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'Lot on Our Plate'

Most States Intend to Participate in NTIA BEAD Program: Davidson

NTIA received letters of intent from 39 out of 56 states and territories indicating their interest in participating in the agency’s $42.5 billion broadband, equity, access, and deployment program, said Administrator Alan Davidson Thursday during a Media Institute event. “It’s going really well,” Davidson said: “We’ve been talking about the digital divide in this country for over 20 years … and finally, thanks to the bipartisan infrastructure law and other funding out there, we’ve been given this historic opportunity to really do something about it.”

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We have a lot on our plate” with the “opportunity we have been given around broadband,” Davidson said. Releasing the notices of funding opportunity (NOFOs) for NTIA’s broadband programs funded through the Infrastructure Investment and Jobs Act was the “key first step for us,” Davidson said, adding the BEAD program is “our top priority right now.” The “next step is getting states on board,” he said, and states “see the opportunity here.”

Affordability is a “necessity” as part of the BEAD program, Davidson said. The program requires subgrantees to offer a low-cost service option for low-income consumers to receive funding, and NTIA “gave states a fair amount of flexibility in how they’re going to implement that,” he said. States will be required to consider affordability when awarding grants. NTIA also included a requirement that states address a “middle class affordability option,” Davidson said: “We are quite open to how states intend to implement that.”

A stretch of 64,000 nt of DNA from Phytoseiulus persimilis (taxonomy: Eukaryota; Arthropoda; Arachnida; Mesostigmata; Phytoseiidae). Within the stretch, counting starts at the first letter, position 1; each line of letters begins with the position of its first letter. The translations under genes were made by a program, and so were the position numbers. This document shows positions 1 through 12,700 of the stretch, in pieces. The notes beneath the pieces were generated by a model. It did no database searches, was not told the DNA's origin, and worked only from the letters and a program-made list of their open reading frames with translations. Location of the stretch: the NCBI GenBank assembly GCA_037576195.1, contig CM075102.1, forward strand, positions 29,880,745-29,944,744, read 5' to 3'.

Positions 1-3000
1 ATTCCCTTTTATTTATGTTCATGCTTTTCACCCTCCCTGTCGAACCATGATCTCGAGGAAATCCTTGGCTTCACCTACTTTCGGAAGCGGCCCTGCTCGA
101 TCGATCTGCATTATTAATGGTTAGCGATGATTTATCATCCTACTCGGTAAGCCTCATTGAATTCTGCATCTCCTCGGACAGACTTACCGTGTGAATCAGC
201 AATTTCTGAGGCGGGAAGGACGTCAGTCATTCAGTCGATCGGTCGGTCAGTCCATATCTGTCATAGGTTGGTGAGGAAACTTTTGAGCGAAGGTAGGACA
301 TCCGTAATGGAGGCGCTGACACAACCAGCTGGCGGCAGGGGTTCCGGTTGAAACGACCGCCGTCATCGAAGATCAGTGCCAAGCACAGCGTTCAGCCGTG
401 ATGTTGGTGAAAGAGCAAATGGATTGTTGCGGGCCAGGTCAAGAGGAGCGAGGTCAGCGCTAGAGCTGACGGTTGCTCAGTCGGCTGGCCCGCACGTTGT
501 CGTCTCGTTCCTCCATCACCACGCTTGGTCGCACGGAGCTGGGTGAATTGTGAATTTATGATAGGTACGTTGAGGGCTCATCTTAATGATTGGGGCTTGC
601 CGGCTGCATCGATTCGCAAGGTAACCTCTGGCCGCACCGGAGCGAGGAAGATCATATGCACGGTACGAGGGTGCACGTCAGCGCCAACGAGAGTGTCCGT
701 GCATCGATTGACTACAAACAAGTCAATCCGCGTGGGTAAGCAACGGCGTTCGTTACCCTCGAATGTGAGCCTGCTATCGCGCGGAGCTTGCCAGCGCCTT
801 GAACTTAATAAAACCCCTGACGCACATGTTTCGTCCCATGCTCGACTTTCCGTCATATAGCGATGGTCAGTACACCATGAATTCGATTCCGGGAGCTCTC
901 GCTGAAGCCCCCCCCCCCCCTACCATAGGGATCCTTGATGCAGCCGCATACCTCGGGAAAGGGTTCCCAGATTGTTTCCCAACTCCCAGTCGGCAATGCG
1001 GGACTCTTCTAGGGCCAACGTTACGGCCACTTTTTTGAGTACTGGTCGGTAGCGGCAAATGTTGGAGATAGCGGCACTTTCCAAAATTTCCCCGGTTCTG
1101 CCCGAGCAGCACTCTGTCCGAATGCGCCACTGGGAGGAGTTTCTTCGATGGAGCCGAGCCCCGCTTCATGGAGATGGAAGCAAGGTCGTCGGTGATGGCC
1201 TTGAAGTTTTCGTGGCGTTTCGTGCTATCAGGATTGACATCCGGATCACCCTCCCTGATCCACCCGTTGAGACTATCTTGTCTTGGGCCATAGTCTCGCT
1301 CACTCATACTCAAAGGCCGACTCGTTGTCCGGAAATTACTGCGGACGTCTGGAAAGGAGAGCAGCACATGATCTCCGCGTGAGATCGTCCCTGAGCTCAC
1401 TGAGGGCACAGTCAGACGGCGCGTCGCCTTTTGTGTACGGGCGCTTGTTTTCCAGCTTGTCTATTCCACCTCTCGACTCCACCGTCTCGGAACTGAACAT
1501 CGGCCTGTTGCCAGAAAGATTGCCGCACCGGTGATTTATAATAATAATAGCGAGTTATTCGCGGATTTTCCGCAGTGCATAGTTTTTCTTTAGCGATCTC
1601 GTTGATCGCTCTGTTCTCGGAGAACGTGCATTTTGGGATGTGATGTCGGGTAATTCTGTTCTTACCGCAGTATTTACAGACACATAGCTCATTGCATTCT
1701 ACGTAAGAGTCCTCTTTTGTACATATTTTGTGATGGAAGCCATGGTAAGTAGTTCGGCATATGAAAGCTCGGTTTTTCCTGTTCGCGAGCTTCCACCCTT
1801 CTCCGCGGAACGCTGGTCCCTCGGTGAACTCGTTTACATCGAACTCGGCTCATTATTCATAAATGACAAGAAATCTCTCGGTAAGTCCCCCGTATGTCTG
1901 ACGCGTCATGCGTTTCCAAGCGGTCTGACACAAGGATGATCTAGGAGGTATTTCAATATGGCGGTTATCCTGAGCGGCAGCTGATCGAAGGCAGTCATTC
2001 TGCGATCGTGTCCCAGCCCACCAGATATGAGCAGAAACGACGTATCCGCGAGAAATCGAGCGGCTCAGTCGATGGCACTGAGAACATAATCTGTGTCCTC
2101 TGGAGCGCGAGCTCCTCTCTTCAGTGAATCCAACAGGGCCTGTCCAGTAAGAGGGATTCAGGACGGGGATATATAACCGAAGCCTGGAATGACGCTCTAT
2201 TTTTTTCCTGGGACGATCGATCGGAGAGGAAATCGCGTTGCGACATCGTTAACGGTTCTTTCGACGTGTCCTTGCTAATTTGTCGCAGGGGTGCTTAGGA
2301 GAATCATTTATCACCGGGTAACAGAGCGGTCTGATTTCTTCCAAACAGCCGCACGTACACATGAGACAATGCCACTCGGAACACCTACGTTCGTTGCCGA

Davidson dismissed concerns raised by Senate Commerce Republicans that some of the requirements in NTIA’s NOFOs may be an attempt to introduce rate regulation or net neutrality policies (see 2206090072). “They’re not,” Davidson said: The notices “talk a lot about affordability … but there’s no place in our notices that we set a price for any broadband service.” NTIA has “been completely faithful to the letter and also the intent of the statute,” he said.

NTIA’s reliance on the FCC’s broadband maps for its programs is an “absolutely critical issue,” Davidson said, and “if we’re going to spend this money wisely, we need to make sure we’re spending it in the right places.” Davidson encouraged ISPs to submit data to the FCC as soon as possible once the broadband data collection system opens on June 30 so it can “get that first draft of the map out early in the fall.”

Davidson said NTIA “take[s] seriously” its responsibility to consider the “commercial perspective” and “competitiveness in the world” on spectrum issues. “The key starting point for us in that is to make sure we’re coordinating very well the key other agencies that are involved in this,” he said. NTIA and the FCC agreed to update their memorandum of understanding “by the end of next month,” Davidson said.

There's a “need for better coordination” following the C-band issues faced earlier this year with the FCC, FAA, NTIA, wireless carriers and the aviation industry, Davidson said, and “the fact is we really do need to make sure that our federal missions are met" (see 2205030063). Aviation safety is something “we cannot ignore,” he said, but “we want to make sure we protect the commercial uses and also the integrity of our auction process:" It was “an example of what happens if we don’t do that coordination right.”